payload type.







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2.3  Payload Format


   The payload format is shown below.


       0                   1                   2                   3
       0 1 2 3 4 5 6 7 8 9 0 1 2 3 4 5 6 7 8 9 0 1 2 3 4 5 6 7 8 9 0 1
      +-+-+-+-+-+-+-+-+-+-+-+-+-+-+-+-+-+-+-+-+-+-+-+-+-+-+-+-+-+-+-+-+
      |R|                         reserved                            |
      +-+-+-+-+-+-+-+-+-+-+-+-+-+-+-+-+-+-+-+-+-+-+-+-+-+-+-+-+-+-+-+-+
      |                      padding (OPTIONAL)                       |
      |                             ....                              |
      +-+-+-+-+-+-+-+-+-+-+-+-+-+-+-+-+-+-+-+-+-+-+-+-+-+-+-+-+-+-+-+-+


   The payload contains at least 4 bytes.  The first 32 bits are defined
   as follows:


   bit 0:      "R", "Request immediate RTCP", is used to request
               transmission of an immediate RTCP report (see Section
               2.6).
   bits 1-31:  Reserved; contents are ignored.


   Additional padding bytes MAY be appended up to the negotiated ptime
   value in SDP (see Section 2.6).  These bytes MUST contain all 0 bits.
   Padding may be useful to generate RTP packets that are the same size
   as a normal media payload.


2.4  Sender Operation


   A source MAY send normal RTP audio and the no-op payload format for
   the same time instants (but with different sequence numbers of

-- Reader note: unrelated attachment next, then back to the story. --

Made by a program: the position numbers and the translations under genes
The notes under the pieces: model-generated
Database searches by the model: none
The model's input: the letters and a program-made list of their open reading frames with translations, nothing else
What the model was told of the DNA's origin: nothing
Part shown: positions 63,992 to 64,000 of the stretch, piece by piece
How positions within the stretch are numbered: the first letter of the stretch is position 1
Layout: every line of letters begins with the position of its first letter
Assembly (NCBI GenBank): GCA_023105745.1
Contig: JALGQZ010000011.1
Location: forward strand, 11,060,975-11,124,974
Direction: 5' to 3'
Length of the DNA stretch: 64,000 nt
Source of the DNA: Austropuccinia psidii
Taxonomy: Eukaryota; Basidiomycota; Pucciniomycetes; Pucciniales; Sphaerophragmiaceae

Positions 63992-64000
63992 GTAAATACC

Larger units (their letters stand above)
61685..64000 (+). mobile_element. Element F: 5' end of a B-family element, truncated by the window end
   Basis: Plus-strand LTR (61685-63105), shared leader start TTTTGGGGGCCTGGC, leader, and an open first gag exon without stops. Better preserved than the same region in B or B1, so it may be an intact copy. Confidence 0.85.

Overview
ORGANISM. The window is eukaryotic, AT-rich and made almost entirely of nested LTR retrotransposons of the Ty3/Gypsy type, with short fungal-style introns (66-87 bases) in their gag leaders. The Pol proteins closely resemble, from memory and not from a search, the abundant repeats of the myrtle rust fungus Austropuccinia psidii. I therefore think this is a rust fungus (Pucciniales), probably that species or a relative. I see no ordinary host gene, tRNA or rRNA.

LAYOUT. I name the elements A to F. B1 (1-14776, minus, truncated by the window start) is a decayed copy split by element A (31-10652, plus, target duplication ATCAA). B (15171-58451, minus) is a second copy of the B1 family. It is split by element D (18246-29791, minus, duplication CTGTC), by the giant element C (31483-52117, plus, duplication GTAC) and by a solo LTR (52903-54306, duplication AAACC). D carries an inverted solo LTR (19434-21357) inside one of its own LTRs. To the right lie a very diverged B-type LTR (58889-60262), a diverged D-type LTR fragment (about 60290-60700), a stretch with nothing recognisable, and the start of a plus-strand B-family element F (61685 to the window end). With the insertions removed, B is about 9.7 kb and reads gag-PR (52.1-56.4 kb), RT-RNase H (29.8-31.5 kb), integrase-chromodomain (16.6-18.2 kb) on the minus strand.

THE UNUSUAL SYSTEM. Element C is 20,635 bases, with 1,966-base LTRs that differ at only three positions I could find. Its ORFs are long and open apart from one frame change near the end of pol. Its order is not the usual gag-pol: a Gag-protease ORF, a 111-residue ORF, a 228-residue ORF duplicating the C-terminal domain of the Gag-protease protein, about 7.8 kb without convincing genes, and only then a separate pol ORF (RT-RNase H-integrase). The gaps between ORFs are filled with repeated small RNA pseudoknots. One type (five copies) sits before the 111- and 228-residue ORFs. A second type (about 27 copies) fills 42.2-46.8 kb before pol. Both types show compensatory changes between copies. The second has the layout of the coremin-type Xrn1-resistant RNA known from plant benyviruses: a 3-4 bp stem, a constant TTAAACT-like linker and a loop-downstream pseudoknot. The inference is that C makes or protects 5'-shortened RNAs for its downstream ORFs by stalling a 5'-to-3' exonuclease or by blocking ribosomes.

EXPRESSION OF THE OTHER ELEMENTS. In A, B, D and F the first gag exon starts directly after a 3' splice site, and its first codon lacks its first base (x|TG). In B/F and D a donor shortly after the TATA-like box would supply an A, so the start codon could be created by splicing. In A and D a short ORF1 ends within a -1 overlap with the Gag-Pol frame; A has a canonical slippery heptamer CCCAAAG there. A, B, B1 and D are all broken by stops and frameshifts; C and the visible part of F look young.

course).  This might be done in conjunction with this payload
   format's "Request Immediate RTCP" opcode.


2.5  Mixer, Translator Operation


   An RTP mixer or unicast-to-unicast RTP translator SHOULD forward RTP
   No-Op payload packets normally.  A unicast-to-multicast RTP
   translator SHOULD replicate RTP No-Op payload packets normally.


   A multicast-to-unicast RTP translator SHOULD NOT replicate an RTP
   No-Op packet with the Request Immediate RTCP bit set, because the
   receivers won't be able to prevent flooding of the multicast RTP
   sender.


2.6  Receiver Operation


   Upon receipt of an RTP packet with the No-Op payload format and the
   Send Immediate RTCP Report bit set to 0, the receiver performs normal




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   RTP receive operations on it -- incrementing the RTP receive counter,
   calculating jitter, and so on.  The receiver then discards the packet
   -- it is not used to play out data.